In March 2020, the New York State Legislature passed and the governor signed legislation authorizing “the governor to issue by executive order any directive necessary to respond to a state disaster emergency.” That statutory change, scheduled to sunset on April 30, 2021, expanded the governor’s traditional executive authority to issue orders suspending certain statutory or regulatory requirements, to also be able to “issue any directive during a state emergency.” Limitations on this authority included that: (i) any directive issued must “be necessary to cope with the disaster;” (ii) suspensions and directives could not be issued for more than 30 days at a time; and (iii) the legislature was empowered to “terminate by concurrent resolution” any of the executive orders (EO) issued.
The pandemic quickly escalated in New York and within days the governor issued an EO declaring a state disaster emergency due to the COVID-19 outbreak. Over the next year, the governor issued nearly 100 separate EOs to manage the state’s effort to contain the spread of coronavirus. In early 2021, however, after questions were raised regarding the Executive’s reporting of data regarding COVID-19 related deaths in New York nursing homes, the Legislature started to question whether the executive powers had grown too large. Exactly one year after the enactment of Chapter 23 of 2020, following several contentious weeks, with an increasingly more difficult dynamic between the New York State Legislature and Governor Andrew Cuomo, Senate Majority Leader Andrea Stewart-Cousins and Assembly Speaker Carl Heastie introduced legislation to curtail those extraordinary powers.
S.5357 (Stewart-Cousins)/A.5967 (Heastie) – which passed both houses on March 5, 2021 – opens with a statement of legislative intent, reiterating the importance of the 2020 law but asserting that now, one year later, “the governor is adequately equipped with his previously existing emergency powers and with authorization to continue existing directive extension and modification powers” and that it is necessary “to restore the pre-pandemic balance of power,” between the two co-equal branches of government.
Although described by many as eliminating the governor’s COVID-19 related EOs, the 2021 legislation retains much of the active policy included as of the governor’s last EO. In fact, notwithstanding the legislation’s immediate effective date, the governor’s latest EO would automatically continue, as is, for 30 days following the adoption of the new law. Moreover, the governor would be able to extend or modify those directives, for as long as the state of emergency continues, provided that strict rules are followed:
- The “new” EOs must pertain to a “public health directive related to the COVID-19 pandemic.” The law will define this phrase as a directive by the governor that is certified by the Department of Health (DOH) Commissioner as “address[ing] the spread and/or reduction” of COVID-19; pertaining to vaccine distribution/administration; or requiring face coverings.
- In advance of extending or modifying the EO, the governor must provide five days’ notice, with a public health justification for the action, to “the relevant [legislative] committee chairs,” as well as the legislative leaders. The governor must also provide the certification from the DOH Commissioner as soon as possible, but before the modification or extension takes effect. The legislative chairs are to be afforded the opportunity to comment on the extension or modification but, at least initially, there will be no requirement that the governor take these comments into consideration.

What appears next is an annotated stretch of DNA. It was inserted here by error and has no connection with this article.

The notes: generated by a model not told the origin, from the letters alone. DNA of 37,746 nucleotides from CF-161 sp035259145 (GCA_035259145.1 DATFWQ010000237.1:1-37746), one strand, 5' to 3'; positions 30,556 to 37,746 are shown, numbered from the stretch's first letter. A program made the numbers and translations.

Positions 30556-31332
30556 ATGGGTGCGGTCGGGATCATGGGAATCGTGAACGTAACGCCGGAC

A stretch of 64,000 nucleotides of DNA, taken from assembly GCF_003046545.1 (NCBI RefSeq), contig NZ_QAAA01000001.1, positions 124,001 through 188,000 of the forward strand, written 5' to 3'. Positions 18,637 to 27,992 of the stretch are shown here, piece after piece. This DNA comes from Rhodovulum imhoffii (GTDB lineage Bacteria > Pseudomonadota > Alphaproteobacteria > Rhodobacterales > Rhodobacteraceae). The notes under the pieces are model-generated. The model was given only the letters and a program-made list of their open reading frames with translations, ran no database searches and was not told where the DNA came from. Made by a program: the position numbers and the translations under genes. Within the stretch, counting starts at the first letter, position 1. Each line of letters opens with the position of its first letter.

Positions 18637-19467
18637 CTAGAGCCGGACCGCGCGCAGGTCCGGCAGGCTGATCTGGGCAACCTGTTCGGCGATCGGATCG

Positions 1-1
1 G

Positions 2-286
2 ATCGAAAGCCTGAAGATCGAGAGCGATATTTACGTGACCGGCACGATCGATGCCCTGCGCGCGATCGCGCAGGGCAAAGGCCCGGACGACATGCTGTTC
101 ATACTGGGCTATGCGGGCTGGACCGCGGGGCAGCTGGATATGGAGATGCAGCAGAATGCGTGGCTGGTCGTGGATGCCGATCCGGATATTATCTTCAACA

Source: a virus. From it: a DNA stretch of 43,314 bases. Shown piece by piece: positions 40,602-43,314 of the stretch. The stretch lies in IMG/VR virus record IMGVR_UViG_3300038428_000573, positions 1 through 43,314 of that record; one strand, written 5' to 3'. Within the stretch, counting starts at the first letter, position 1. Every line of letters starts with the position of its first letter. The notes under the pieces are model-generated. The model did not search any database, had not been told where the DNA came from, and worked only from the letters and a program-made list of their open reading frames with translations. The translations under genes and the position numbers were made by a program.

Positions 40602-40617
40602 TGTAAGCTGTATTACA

- If the directive affects only specifically identified municipalities, the governor’s notice shall be provided to the municipality’s chief executive officer and legislature. The local executive and legislative leaders will be afforded the opportunity to comment on any such directive; again, however, the governor need not address these comments before the initial issuance of the directive.
- Directives may only be modified to the extent that there is a need to alter certain scope or metrics.
- Directives cannot limit local governments from taking any actions that are not inconsistent with any EOs.
- Directives that are issued cannot be extended or modified more than once, unless the governor “has responded” to timely submitted comments from the state legislature and/or the local public officials.
Notably, the legislation would expressly empower the legislature to terminate any gubernatorial directive by passing a concurrent resolution, and to terminate any declaration of a state disaster emergency by concurrent resolution. During the continuation of the emergency, the governor would be obligated to create a public, searchable online database compiling all of the COVID-19 related EOs issued since the beginning of the pandemic. The database will also track any new related EOs and shall be updated every 30 days to include the comments from the legislative committee chairs and municipal officials.
Prior to both houses passing S.5357/A.5967, Speaker Heastie stressed that the legislature “did not negotiate this bill with the governor.” Regardless, the governor has signed the bill Monday morning, March 8, after the bill passed both houses just before the start of the weekend.
What this means for prior directives and waivers included in the ongoing EOs remains unclear. At a minimum, it appears that any EO extended pursuant to EO 202.96 may continue through at least early April. From there, the governor will have the opportunity to continue to issue directives that are clearly tied to halting the pandemic. Regardless, the legislature is clearly re-asserting its authority and role by establishing this notice, review, and comment process.